Building a Timber Retaining Wall
A retaining wall made with timber posts can add style and extra seating to your yard .
Pavers are available in a variety of sizes, shapes, colors and materials. Most types include lugs or grooves that make it easy to create even, uniform seams or joints between the pavers.
Selecting the right building material is important. You want durability and a product that looks good. For this project, we are using 2-1/2-inch thick tumbled concrete pavers that look like stone.
When considering where to build a patio, choose a flat, level area. Then have your local utility company come out and make sure the area is free of underground utilities.
Next measure the area, so you can order the right amount of materials. Our area is 11' x 11' square.
Once you have the materials, do a dry layout of your design (image 1). Do this in any level part of the yard. Play with the pattern and design, see what works and make sure you have enough materials.
At your patio location, measure the area and pound four stakes into each corner. We did ours 12' square – 11' square plus 6" on each side for edging (image 2).
Tie mason string to mark off the square (image 3). Measure diagonally across the stakes from opposite corners to make sure the patio area is square.
Once the patio layout is done, you're ready to excavate the area. Dig deep enough to allow for the base material under the pavers.
Pavers vary in thickness. The rule of thumb is to dig to the thickness of the paver, plus another six inches for a solid base.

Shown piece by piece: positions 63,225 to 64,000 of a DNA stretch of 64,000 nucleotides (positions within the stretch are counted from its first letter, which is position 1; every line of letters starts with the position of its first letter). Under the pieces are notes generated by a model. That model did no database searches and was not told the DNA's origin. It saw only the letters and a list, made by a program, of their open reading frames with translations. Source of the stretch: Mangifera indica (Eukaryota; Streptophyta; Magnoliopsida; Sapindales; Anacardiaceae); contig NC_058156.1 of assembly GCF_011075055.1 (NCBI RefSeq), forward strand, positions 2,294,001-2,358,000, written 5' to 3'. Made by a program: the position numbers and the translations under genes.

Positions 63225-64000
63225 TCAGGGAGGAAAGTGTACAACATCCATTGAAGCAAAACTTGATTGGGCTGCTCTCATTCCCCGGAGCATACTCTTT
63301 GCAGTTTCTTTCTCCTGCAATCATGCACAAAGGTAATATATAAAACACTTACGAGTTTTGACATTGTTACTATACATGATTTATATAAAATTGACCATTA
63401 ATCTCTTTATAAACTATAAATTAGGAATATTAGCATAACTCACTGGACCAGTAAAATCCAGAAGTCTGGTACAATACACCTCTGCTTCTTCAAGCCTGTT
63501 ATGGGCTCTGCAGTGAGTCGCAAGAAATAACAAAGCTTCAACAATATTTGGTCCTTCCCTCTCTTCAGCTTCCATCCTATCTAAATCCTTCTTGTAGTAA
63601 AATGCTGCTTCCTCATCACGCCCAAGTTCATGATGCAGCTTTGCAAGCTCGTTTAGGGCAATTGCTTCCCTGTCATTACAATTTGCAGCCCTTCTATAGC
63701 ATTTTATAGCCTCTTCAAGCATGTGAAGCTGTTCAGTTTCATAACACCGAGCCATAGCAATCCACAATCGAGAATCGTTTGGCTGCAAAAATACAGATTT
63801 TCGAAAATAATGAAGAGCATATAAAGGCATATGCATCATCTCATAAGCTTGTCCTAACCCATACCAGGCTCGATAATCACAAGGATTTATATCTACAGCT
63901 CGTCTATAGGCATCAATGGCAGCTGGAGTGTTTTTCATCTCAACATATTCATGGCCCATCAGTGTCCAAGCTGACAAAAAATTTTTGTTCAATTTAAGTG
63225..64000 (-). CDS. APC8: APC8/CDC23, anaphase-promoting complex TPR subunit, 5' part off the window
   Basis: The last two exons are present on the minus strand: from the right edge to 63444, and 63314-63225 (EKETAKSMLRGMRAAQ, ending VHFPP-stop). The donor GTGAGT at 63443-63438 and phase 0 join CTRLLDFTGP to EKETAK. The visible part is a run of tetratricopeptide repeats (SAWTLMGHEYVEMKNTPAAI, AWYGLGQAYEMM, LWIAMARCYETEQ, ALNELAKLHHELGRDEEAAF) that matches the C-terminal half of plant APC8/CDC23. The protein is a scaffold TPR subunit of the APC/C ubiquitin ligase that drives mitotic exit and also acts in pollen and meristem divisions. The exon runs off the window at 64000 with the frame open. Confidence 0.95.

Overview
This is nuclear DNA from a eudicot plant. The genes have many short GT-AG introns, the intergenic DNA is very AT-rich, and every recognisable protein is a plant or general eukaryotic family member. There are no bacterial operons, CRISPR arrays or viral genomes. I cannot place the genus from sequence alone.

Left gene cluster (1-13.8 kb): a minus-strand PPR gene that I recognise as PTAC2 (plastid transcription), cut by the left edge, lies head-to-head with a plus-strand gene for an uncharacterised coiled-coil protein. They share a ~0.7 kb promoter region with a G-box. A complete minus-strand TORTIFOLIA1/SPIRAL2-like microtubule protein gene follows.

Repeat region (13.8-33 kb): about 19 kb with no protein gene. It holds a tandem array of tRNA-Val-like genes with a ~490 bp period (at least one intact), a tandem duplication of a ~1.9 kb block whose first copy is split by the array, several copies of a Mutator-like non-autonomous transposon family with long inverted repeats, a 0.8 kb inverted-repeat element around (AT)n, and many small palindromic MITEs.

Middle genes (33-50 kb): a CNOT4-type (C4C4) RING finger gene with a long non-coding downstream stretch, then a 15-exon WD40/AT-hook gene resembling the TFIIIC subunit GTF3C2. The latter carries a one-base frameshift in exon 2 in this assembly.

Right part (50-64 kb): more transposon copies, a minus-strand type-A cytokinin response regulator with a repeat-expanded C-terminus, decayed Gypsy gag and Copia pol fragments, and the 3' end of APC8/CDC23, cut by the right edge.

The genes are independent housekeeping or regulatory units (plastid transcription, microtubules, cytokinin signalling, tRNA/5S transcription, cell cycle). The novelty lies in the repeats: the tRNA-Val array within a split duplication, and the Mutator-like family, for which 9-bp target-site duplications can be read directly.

Our pavers are 2-1/2" thick and we want them to be level with the ground. We need six inches of base material plus 2-1/2" for the paver height, so we are digging 8-½" deep.
It's a good idea to create a slight slope away from the house to encourage water runoff — a 3" slope over a 12' patio should be fine.
Now it's time to add the base material. First, fill the excavation with compactable gravel, to a depth of five inches, tamping it down as you go. Rake the top surface smooth and level with a steel rake (image 1). To check for high and low points and to make sure your area is level, place a long, straight 2x4 on edge across the area then place three-foot level on the 2x4, adjust the gravel as necessary (image 2).
Use a plate compactor to compact the gravel, which will create a firm and long-lasting base for the patio (image 3). You can rent a plate compactor for as little as $50 a day. For best results work the compactor in a circular motion and go over all areas at least twice.
With the gravel base compacted, install galvanized steel edging around the perimeter of the base (images 1 and 2). This edging marks the outside of the 11-foot square to be filled by the pavers. Edging is also available in plastic or aluminum.
The final base material is a one-inch layer of sand.
Spread the sand over the gravel base to a depth of one inch. Screed the sand with a 2x4 using a pair of 1-inch PVC pipe and a depth guide (image 3). You can create similar guides by sawing wood into long, 1-inch thick strips. Then remove the guides and fill in the remaining sand.
With a firm, flat base prepared, you're ready for the pavers. Start in the corner, setting each paver into the sand by tapping it lightly with a rubber mallet (image 1).
Using the set pavers as stepping stones. Fill in a small area then check with a level to make sure they are even. Remember, you want a slight slope for drainage. Make adjustments with the rubber mallet (image 2).
If a paver is too low, remove it, add sand and reset. Following the pattern you dry laid earlier, it won't take much time to finish setting the pavers.
Now that the pavers are set in the base, use a push broom to fill in the joints with a fine layer of sand (image 1). Sweep off the excess sand from the patio surface.
To pack the sand into the joints, spray the patio with water from a garden hose (image 2).
When the patio has dried completely you may need to fill in certain joints with more sand.